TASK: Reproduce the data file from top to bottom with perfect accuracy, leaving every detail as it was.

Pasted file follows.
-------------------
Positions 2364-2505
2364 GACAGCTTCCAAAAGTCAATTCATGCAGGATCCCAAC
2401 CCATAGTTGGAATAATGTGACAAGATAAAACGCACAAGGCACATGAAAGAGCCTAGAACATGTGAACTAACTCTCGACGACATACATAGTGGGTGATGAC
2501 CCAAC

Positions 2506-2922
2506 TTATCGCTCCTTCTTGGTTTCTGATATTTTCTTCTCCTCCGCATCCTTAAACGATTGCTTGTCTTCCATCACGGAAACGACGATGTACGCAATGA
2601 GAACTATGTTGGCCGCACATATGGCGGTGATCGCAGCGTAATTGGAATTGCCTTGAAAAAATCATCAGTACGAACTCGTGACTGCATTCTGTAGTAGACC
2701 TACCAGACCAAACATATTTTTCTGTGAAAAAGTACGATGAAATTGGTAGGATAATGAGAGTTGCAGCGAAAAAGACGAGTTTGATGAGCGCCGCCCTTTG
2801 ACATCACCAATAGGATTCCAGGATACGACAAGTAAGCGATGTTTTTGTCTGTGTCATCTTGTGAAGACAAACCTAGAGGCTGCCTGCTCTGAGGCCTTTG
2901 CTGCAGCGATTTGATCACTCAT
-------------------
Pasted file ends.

Positions 2364-2505
2364 GACAGCTTCCAAAAGTCAATTCATGCAGGATCCCAAC
2401 CCATAGTTGGAATAATGTGACAAGATAAAACGCACAAGGCACATGAAAGAGCCTAGAACATGTGAACTAACTCTCGACGACATACATAGTGGGTGATGAC
2501 CCAAC

Positions 2506-2922
2506 TTATCGCTCCTTCTTGGTTTCTGATATTTTCTTCTCCTCCGCATCCTTAAACGATTGCTTGTCTTCCATCACGGAAACGACGATGTACGCAATGA
2601 GAACTATGTTGGCCGCACATATGGCGGTGATCGCAGCGTAATTGGAATTGCCTTGAAAAAATCATCAGTACGAACTCGTGACTGCATTCTGTAGTAGACC
2701 TACCAGACCAAACATATTTTTCTGTGAAAAAGTACGATGAAATTGGTAGGATAATGAGAGTTGCAGCGAAAAAGACGAGTTTGATGAGCGCCGCCCTTTG
2801 ACATCACCAATAGGATTCCAGGATACGACAAGTAAGCGATGTTTTTGTCTGTGTCATCTTGTGAAGACAAACCTAGAGGCTGCCTGCTCTGAGGCCTTTG
2901 CTGCAGCGATTTGATCACTCAT